April 9, 2014
In the last 2 months, I’ve been asked to conduct 5 reviews, all for different journals, to determine if a manuscript should be accepted or not. I performed 4 of the reviews, and declined to review one manuscript because the title and abstract alerted to me the fact that I probably wouldn’t understand one word of the paper. Before that, there was a 4 month period with no review requests, so you never know when the requests will occur.
Performing these reviews is the other side of the coin – I’ve submitted many papers of my own and read reviews of my papers. I know how it feels to have my own paper severely criticized, so I try to be gentle in my reviews when I see something wrong, but on the other hand I never have a problem in pointing out problems.
The review request contains the title and abstract; if you agree to perform the review you get the full paper. Many papers require revision which often means another review, where I can see how the authors responded to my comments.
April 7, 2014
I occasionally come across articles that describe a method evaluation using GUM (Guide to the expression of Uncertainty in Measurement). These papers can be quite impressive with respect to the modeling that occurs. However, there is often a statement that relates the results to clinical acceptability. Here’s why there is a problem.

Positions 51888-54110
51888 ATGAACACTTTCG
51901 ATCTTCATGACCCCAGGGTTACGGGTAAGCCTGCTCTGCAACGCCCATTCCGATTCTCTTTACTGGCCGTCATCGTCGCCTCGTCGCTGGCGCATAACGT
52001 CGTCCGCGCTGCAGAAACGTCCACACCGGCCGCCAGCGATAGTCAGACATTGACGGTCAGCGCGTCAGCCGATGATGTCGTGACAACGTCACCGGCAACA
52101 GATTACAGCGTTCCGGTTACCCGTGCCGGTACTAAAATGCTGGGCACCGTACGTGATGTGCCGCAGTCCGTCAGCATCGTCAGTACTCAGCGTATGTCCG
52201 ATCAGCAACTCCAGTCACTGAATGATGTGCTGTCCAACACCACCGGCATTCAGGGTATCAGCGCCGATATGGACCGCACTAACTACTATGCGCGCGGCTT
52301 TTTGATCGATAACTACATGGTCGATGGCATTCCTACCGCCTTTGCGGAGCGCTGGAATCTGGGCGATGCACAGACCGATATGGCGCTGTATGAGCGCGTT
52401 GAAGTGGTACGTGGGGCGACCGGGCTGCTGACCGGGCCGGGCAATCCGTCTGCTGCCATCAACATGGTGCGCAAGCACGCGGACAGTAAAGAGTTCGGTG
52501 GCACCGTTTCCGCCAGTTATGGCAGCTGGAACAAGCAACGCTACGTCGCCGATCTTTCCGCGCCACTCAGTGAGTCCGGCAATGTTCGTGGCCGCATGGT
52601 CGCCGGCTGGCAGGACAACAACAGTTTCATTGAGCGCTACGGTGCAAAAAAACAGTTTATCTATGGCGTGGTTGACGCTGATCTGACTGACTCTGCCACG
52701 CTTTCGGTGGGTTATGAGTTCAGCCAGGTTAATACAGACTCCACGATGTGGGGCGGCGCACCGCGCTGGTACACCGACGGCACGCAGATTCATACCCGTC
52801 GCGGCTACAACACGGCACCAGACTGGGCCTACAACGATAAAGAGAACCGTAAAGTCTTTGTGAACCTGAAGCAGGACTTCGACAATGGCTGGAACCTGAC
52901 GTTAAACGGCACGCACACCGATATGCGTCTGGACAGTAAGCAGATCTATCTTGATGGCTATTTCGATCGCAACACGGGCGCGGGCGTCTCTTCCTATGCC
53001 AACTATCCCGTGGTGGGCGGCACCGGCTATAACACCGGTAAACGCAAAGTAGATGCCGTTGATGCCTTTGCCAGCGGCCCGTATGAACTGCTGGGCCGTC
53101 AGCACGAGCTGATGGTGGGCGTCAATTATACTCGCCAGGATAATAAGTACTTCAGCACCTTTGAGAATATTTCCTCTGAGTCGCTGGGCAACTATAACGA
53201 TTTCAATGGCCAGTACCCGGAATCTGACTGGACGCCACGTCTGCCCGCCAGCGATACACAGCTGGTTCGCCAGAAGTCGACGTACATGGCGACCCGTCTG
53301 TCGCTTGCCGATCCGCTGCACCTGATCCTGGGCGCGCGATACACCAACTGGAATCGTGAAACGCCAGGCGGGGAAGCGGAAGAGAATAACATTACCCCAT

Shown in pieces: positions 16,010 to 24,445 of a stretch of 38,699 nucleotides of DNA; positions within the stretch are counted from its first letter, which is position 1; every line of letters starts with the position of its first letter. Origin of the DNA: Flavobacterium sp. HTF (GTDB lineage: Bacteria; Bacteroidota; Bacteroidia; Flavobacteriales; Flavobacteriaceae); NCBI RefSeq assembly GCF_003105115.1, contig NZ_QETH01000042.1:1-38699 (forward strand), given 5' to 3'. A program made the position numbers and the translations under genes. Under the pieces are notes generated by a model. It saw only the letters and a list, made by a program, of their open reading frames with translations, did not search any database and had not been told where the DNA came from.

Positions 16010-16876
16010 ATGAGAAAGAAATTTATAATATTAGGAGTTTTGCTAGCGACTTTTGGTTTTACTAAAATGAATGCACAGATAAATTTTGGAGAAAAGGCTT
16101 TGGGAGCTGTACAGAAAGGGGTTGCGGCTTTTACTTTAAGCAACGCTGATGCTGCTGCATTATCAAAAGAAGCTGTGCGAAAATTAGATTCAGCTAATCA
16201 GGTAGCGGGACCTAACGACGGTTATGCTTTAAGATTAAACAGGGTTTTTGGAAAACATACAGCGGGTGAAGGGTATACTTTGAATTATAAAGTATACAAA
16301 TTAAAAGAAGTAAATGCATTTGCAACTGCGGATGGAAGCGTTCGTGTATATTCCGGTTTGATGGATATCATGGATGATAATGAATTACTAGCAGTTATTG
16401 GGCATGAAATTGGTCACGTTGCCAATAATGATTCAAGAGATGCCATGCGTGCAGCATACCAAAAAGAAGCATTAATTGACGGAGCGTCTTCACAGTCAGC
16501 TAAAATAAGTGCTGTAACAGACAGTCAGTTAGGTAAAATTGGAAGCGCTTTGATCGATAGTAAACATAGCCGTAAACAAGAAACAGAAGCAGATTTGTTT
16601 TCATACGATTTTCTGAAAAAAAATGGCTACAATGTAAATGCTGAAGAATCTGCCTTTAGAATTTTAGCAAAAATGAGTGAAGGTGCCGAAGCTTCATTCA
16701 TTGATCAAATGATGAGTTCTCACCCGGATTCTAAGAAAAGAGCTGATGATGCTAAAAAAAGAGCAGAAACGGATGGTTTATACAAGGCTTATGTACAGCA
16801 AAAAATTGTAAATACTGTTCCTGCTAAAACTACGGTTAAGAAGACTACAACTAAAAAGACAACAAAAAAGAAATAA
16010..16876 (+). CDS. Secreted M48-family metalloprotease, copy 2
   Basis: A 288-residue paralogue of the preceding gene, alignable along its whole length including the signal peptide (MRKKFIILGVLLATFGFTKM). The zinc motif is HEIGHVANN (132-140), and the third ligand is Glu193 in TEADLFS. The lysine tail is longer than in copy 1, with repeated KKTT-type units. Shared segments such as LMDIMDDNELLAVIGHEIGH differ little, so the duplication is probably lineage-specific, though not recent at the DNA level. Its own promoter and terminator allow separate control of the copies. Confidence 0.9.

Clinically acceptability is usually not defined but often implied to be a method’s performance that will not cause patient harm due to assay error.
A GUM analysis usually specifies the location for 95% of the results. But if the analysis shows that the assay just meets limits, then 5% of the results will cause patient harm. Now according to GUM models, the 5% will be close to limits because the data are assumed to be Gaussian so this is a minor problem.
A bigger problem is that GUM analysis often ignores rare but large errors such as a rare interference or something more insidious such a user error that results in a large assay error. (Often GUM analyses don’t assess user error at all). These large errors, while rare, are associated with major harm or death.
The remedy is to conduct a FMEA or fault tree in addition to GUM to try to brainstorm how large errors could occur and whether mitigations are in place to reduce their likelihood. Unless risk analysis is added to GUM, talking about clinical acceptability is misleading.